Validation is an important step when processing EDI files. It ensures a more robust automated process by detecting and rejecting EDI files with anomalies that could break a translation program and interrupt production.
The Framework EDI is a powerful component that gives users almost unlimited ability to validate an EDI file. It uses a Standard Exchange Format (SEF) file to obtain the EDI implementation guideline, which it would use to match against an EDI file it is validating. Discrepancies between the SEF file and EDI file would then be reported as errors. The eFileManager Utility is an example of an application that uses the Framework EDI component for validating EDI documents.
The eFileManager Utility - an EDI validation tool
Framework EDI's validation checks for the following:
Verifies the positioning of data segments and elements that they are in the correct order.
Checks to see if segments specified as Mandatory in the SEF file exist in the EDI document. Segments that are specified as Optional do not have to exist in the document.
Data segments or data elements specified Must Use must exist in the EDI file; those specified as Not Used must not exist, while those marked Used may or may not exist in the EDI file. The "User Requirement" has precedence over the "Requirement" property.
Minimum and Maximum Length
The length of the data in a data element should be within the minimum and maximum length range.
An instance of a data segment in an EDI file can not exist more times than the value specified.
An instance of a loop or group of segments in an EDI file cannot be repeated more times than the value specified.
Syntax Rules in data segments are enforced by the Framework EDI component. They define the relationship of their data elements. An example of a syntax rule in a data segment is - if either data element(1) or data element(2) is present, then data element(3) must be present.
Framework EDI reads the Code List of data elements in a SEF file to determine if a code used in a data element of an EDI file is valid.
Value Reference and Value List (available only in FREDI version 5.0.2005.403 and after )
Framework EDI reads the Value Reference and Value List of data elements in a SEF file to make sure that their values in the EDI file follow the value expression defined, or is included in the list of values defined. For example, a data element in a SEF file with a Value Reference expression "[0-9][0-9][0-9][0-9][0-9]" means that the format of the value of the same data element in the EDI file can only contain numeric characters and must be 5 characters long.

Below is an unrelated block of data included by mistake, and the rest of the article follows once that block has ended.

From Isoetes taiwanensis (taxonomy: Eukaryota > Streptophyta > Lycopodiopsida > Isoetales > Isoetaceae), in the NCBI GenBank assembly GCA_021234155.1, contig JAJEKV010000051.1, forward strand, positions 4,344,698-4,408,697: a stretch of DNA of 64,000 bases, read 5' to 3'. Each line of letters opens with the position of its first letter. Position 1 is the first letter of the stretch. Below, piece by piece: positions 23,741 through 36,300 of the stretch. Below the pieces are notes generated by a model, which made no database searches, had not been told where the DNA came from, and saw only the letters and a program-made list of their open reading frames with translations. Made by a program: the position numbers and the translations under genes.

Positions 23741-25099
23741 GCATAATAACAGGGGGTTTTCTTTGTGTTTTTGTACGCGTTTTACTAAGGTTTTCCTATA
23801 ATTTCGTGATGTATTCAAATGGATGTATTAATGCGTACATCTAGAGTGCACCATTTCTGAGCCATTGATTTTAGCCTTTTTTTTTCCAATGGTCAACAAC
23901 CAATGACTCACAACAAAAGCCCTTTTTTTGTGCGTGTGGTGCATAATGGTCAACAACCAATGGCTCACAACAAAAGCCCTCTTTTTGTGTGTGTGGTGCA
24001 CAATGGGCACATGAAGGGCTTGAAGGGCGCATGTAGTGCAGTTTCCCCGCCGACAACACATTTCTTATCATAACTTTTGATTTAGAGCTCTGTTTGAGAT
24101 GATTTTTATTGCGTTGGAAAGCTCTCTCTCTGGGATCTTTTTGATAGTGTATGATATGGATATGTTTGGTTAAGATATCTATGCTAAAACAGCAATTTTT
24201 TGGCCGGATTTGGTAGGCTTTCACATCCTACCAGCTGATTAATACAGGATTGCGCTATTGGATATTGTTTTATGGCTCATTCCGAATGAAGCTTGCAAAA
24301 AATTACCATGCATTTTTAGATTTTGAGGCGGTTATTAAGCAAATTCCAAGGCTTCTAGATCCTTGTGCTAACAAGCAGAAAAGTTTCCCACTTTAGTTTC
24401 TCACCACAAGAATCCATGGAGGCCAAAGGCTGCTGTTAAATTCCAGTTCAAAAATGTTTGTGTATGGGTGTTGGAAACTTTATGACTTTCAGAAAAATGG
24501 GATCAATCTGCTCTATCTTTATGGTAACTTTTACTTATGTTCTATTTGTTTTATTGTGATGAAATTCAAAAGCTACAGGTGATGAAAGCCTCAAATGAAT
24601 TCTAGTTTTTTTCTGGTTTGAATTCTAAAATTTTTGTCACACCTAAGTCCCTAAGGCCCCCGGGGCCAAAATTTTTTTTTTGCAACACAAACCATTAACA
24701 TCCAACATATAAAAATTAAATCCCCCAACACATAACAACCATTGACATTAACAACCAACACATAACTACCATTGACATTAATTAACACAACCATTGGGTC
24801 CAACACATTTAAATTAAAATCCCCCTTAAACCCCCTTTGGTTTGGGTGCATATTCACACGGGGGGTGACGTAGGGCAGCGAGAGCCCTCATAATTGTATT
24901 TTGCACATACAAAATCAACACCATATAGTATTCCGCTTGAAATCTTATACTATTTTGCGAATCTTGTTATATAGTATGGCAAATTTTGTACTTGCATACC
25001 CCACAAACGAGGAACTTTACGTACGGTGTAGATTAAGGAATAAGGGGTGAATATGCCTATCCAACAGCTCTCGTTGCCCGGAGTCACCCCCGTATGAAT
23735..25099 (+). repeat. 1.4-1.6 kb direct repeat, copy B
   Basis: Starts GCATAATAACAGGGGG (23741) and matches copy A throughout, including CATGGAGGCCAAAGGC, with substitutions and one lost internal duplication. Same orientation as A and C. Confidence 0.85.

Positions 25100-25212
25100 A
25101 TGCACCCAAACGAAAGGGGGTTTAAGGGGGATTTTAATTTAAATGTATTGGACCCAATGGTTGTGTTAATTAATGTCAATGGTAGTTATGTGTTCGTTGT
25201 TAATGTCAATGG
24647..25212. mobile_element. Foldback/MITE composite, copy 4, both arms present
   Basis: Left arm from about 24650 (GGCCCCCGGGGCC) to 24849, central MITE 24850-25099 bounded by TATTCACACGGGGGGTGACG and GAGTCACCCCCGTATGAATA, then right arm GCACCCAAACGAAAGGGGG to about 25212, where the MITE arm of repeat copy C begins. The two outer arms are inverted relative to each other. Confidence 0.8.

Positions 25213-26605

An example of the use of Value List is to have a list of values that are allowable for a specific data element. This is similar to a code list, but a Value List is more flexible in that a conditional statement (semantic references) can call it.
Semantic References (available only in FREDI version 5.0.2005.403 and after )
Framework EDI reads the Semantic References of data segments and data elements in a SEF File to determine if a conditional value, or existence of a data segment or data element in an EDI file is valid. An example of a semantic reference is - if data element(3) equals "FI" then data element(4) use value reference TAXIDFORMAT.
Another example of a semantic reference is - if data element(3) value in SVC segment is greater than 0, then data segment AMT must be used.
Triggers in SEF files (under PRIVATE EDIdEv) identify the schema for each instance of data segments and loops, thus enabling Framework EDI to validate instances (identified by their qualifier) of a data segment or a loop in an EDI file. For example, an EDI file can have a loop with two instances having different requirements: one loop instance having the Payer information and having data segments N3 and N4 as mandatory; while the second loop instance having the Payee information, but having data segments N3 and N4 as optional.
By using SEF files to obtain the EDI implementation guideline, Framework EDI can almost have no limit to what it can validate in an EDI file. Basically, if a rule can be specified in the SEF file, then Framework EDI will enforce the same rule in an EDI file. SEF files are text files, which can be edited with any text editor, or with our SEF Manager utility. For more details about editing a SEF file with the SEF Manager, please read Creating an Implementation Guideline.
Below is a sample Visual Basic program that demonstrates how the Framework EDI component uses a SEF file to validate an EDI file.
Dim oEdiDoc As Fredi.ediDocument
Dim oWarnings As Fredi.ediWarnings
Dim oWarning As Fredi.ediWarning
Dim nWarningCount As Integer
Dim i As Integer
Set oEdiDoc = New Fredi.ediDocument
'Load SEF file
oEdiDoc.ImportSchema sPath & "837_X098.SEF", Schema_Standard_Exchange_Format
'Load EDI file
oEdiDoc.LoadEdi sPath & "837OUTPUT.X12"
'Check if FREDI detected any errors
Set oWarnings = oEdiDoc.GetWarnings
nWarningCount = oWarnings.Count
'If error count is greater than 0 then errors were found
If nWarningCount > 0 Then
'Display errors in a List box
For i = 1 To oWarnings.Count
Set oWarning = oWarnings.Warning(i)
List1.AddItem oWarning.Code & " " & oWarning.Description
'No errors found
Set oEdiDoc = Nothing
- SEF Manager
- SEF Reader
- Sample SEF files
- The eAnalyzer
- The eFileManager
- Functional Acknowledgment Sample